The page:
The 2010 Chevrolet Grand Sport is not a special low-volume model, although it could be a street racer. Available in roadster and coupe body styles with a removable roof, with a choice of six-speed manual or six-speed automatic transmission, it’s essentially a Z06 in body and suspension, minus the aluminum frame.
The new 2010 Chevy Grand Sports fills the gap (for only $ 5-6K premiums above base MSRP) between most Spartan Vettes and the Z06 and even the most expensive ZRI. Chevrolet expects them to account for nearly half of 2010 Corvette sales, and given their punchy looks and outstanding performance value, we see no reason to doubt that prediction.
Purists complain that Corvette V-8s (like Chrysler’s HEMI V-8s), with their single camshaft located deep in the center of their blocks that drive overhead valves via pushrods and rocker arms, they are inefficient “old technology” compared to other modern engines with overhead camshafts. However, the many advantages of block cam construction, including lower cost and complexity, lower weight and center of gravity, easier construction and serviceability, and a smaller overall size for a given displacement, provide truly reliable performance. notable for the money. Few complain about the prodigious power and torque of this non-turbocharged 6.2-liter LS3 V-8 and the surprising fuel efficiency (16/26 mpg EPA city / highway) at the fairly affordable price of the Corvette. And if the standard 430 horsepower and 424 lb.-ft. torque isn’t enough, an optional two-mode exhaust system raises those impressive numbers to 436 and 428.
Surprisingly (at the price), the LS3 engines in Grand Sports six-speed manual are hand-built alongside the Z06 and ZR1 V-8 engines at GM’s special engine manufacturing facility Wixom, MI and feature dry sump lubrication. similar to a racer with a remote oil reservoir to avoid oil starvation during long sharp corners, plus a differential cooler and rear-mounted battery. Also standard with the six-speed manual transmission is an excellent launch control system that modulates full throttle torque 100 times per second to maximize available traction. The driver can simply step on the accelerator and step on the clutch to achieve consistent 0-60 four-second throws.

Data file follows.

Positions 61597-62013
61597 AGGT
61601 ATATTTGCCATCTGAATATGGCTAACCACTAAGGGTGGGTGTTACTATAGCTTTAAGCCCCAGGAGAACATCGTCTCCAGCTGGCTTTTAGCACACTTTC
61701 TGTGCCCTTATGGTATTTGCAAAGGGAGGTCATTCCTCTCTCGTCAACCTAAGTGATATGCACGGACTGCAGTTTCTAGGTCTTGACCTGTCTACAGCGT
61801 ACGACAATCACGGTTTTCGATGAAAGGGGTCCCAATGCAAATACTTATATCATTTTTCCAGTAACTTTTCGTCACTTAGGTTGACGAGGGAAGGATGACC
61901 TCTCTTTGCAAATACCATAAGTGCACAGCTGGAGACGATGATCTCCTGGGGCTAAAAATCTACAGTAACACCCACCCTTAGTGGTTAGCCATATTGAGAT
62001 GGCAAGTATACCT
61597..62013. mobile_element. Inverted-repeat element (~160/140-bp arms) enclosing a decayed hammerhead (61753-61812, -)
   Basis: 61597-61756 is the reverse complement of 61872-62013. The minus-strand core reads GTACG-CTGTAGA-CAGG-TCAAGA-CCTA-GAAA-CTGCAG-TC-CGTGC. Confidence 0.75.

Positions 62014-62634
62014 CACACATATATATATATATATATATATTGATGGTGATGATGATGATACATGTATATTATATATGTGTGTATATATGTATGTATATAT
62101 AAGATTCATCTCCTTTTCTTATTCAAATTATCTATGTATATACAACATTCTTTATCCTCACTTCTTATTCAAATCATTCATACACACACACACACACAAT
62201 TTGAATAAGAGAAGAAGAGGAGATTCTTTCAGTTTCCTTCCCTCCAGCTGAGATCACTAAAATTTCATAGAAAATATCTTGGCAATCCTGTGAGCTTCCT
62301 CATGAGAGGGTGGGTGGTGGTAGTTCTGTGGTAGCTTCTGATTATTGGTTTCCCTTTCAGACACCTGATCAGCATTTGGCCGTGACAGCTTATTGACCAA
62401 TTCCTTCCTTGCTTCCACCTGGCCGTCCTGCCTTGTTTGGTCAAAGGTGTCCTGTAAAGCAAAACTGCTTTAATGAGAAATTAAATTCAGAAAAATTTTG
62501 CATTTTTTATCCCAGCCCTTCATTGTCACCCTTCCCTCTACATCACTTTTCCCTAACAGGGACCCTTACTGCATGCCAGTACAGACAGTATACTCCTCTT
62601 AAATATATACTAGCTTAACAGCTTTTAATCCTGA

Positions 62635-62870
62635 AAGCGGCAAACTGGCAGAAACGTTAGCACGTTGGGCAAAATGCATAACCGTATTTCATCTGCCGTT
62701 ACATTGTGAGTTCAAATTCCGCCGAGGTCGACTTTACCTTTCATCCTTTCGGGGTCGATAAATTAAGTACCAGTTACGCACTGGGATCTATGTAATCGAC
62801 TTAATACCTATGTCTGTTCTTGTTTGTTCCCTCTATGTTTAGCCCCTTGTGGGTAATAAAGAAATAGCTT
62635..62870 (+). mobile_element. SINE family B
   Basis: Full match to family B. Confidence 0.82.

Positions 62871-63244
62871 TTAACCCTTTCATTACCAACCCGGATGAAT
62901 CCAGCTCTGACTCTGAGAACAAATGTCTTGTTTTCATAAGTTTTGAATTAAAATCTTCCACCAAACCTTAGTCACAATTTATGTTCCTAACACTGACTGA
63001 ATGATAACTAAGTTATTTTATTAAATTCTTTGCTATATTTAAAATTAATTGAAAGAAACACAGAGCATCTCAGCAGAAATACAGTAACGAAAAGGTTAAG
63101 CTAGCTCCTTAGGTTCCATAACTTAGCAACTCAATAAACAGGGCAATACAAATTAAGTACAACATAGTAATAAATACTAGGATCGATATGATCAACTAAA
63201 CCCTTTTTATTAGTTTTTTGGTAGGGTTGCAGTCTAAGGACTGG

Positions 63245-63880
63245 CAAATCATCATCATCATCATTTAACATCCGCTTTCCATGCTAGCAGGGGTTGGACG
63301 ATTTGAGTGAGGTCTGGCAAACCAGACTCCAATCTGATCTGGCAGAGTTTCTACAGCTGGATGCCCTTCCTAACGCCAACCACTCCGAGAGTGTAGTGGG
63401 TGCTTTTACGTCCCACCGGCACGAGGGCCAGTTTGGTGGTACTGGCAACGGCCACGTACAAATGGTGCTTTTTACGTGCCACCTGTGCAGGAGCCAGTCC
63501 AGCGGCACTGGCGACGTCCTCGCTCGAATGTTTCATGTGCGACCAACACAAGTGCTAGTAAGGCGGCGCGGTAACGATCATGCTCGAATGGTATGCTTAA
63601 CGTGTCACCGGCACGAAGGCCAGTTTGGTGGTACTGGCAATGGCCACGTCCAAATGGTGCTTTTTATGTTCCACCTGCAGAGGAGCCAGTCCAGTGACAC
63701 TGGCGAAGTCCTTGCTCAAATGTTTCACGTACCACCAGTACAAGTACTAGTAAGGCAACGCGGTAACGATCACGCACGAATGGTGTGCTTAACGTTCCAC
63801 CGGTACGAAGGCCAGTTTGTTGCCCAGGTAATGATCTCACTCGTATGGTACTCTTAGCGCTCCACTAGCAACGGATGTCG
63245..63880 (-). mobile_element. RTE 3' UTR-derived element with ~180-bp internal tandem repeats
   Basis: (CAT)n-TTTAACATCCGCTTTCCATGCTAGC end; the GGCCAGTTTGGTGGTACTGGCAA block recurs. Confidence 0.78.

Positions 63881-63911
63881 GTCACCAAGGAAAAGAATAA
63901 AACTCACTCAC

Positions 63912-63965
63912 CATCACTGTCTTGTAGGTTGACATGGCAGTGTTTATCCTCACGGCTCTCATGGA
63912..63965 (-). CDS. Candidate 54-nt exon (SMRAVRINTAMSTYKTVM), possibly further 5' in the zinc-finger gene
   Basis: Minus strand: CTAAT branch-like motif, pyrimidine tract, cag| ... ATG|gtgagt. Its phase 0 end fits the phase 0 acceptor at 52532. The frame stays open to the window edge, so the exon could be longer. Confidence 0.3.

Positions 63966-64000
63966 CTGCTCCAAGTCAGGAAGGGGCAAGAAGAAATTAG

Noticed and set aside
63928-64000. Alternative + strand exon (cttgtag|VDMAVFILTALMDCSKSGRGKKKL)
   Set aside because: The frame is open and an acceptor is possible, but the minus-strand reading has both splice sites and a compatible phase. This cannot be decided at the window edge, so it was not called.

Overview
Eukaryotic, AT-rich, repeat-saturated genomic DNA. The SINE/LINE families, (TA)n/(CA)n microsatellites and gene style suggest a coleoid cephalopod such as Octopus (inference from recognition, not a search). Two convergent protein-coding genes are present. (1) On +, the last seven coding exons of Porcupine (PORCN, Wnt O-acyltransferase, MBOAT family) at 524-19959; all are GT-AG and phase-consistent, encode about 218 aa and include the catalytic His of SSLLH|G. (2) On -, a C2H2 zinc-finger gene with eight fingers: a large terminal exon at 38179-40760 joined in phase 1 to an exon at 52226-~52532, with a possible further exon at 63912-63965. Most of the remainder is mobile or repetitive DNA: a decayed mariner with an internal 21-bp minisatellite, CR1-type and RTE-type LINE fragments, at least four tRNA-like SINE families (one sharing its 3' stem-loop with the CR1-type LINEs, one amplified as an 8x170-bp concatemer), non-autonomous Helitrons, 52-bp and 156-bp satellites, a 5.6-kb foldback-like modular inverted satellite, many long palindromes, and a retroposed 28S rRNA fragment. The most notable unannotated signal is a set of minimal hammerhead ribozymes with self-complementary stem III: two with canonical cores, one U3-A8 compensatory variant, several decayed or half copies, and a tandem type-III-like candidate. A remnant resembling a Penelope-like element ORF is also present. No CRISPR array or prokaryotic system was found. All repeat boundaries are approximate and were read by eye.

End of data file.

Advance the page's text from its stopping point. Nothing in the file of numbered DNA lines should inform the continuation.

Grand Sport Corvettes roll on large high-performance tires (275 / 35ZR18 front, 325 / 30ZR19 rear) on exclusive alloy wheels with Z06 size brakes: 14-inch front rotors with six-piston calipers and 13.4 rear rotors. inches with four piston calipers. A step above standard Corvettes in performance (thanks to more insistent gearing) and especially in dynamics, they are civilized on the road but fiercely capable on the track. You could comfortably drive one to work every day and hit it on a race track every weekend.
We tested manual and automatic coupes and convertibles on local roads and highways, then brutalized manual shift coupes at GM’s high-speed development track in Milford, MI, and found much to love and little to dislike. On Michigan roads with weather craters, his ride was controlled but comfortable and compliant. On the track, its handling and stability were almost unbelievable in the Z06. Acceleration was strong from any speed, braking was consistently powerful and stable, and steering was crisp and precise. Uphill and downhill, through hairpins, fast sweepers, and tight and tricky eses (with standard stability control on), they grabbed a slight set of tail coming out of each turn, then sank and darted into the next.
There is now a well-defined hierarchy within Chevy’s 2010 Corvette lineup, starting with the base coupe at $ 49,880 MSRP (manufacturer’s suggested retail price) and working up to the standard convertible at $ 54,530, the Grand Sport coupe at $ 55,720 and the sports Grand Convertible at $ 59,530 before jumping into the $ 75K Z06. All 2010 Corvettes come standard on keyless access, stability control, side airbags, OnStar with turn-by-turn navigation, AM / FM / CD radio with steering wheel controls, starter control (with manual transmission) and paddles shift on the steering wheel with optional options. automatic.
Two available interior packages fill the gap between the standard trim and the sleek leather-wrapped cabin, and a Heritage package adds those stripes to the front fender and two-tone seats with Grand Sport embroidery. Additional top options include DVD navigation with voice recognition, Bose premium audio with XM satellite radio, and a six-disc CD changer.